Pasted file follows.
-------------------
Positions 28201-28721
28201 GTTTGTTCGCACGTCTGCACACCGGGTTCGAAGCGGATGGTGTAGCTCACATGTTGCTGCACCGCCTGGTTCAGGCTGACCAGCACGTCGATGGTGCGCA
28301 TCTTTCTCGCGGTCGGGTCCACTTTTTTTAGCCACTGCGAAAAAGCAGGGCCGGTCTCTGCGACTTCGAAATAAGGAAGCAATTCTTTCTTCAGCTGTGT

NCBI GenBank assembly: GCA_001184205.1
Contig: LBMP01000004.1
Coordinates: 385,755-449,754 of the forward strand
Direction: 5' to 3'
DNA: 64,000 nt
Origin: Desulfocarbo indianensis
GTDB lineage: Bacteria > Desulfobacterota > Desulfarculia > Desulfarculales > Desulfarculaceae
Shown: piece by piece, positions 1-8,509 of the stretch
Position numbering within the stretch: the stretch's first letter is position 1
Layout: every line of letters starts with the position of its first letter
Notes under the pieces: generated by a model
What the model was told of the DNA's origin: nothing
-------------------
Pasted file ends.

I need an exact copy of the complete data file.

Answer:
Positions 28201-28721
28201 GTTTGTTCGCACGTCTGCACACCGGGTTCGAAGCGGATGGTGTAGCTCACATGTTGCTGCACCGCCTGGTTCAGGCTGACCAGCACGTCGATGGTGCGCA
28301 TCTTTCTCGCGGTCGGGTCCACTTTTTTTAGCCACTGCGAAAAAGCAGGGCCGGTCTCTGCGACTTCGAAATAAGGAAGCAATTCTTTCTTCAGCTGTGT

NCBI GenBank assembly: GCA_001184205.1
Contig: LBMP01000004.1
Coordinates: 385,755-449,754 of the forward strand
Direction: 5' to 3'
DNA: 64,000 nt
Origin: Desulfocarbo indianensis
GTDB lineage: Bacteria > Desulfobacterota > Desulfarculia > Desulfarculales > Desulfarculaceae
Shown: piece by piece, positions 1-8,509 of the stretch
Position numbering within the stretch: the stretch's first letter is position 1
Layout: every line of letters starts with the position of its first letter
Notes under the pieces: generated by a model
What the model was told of the DNA's origin: nothing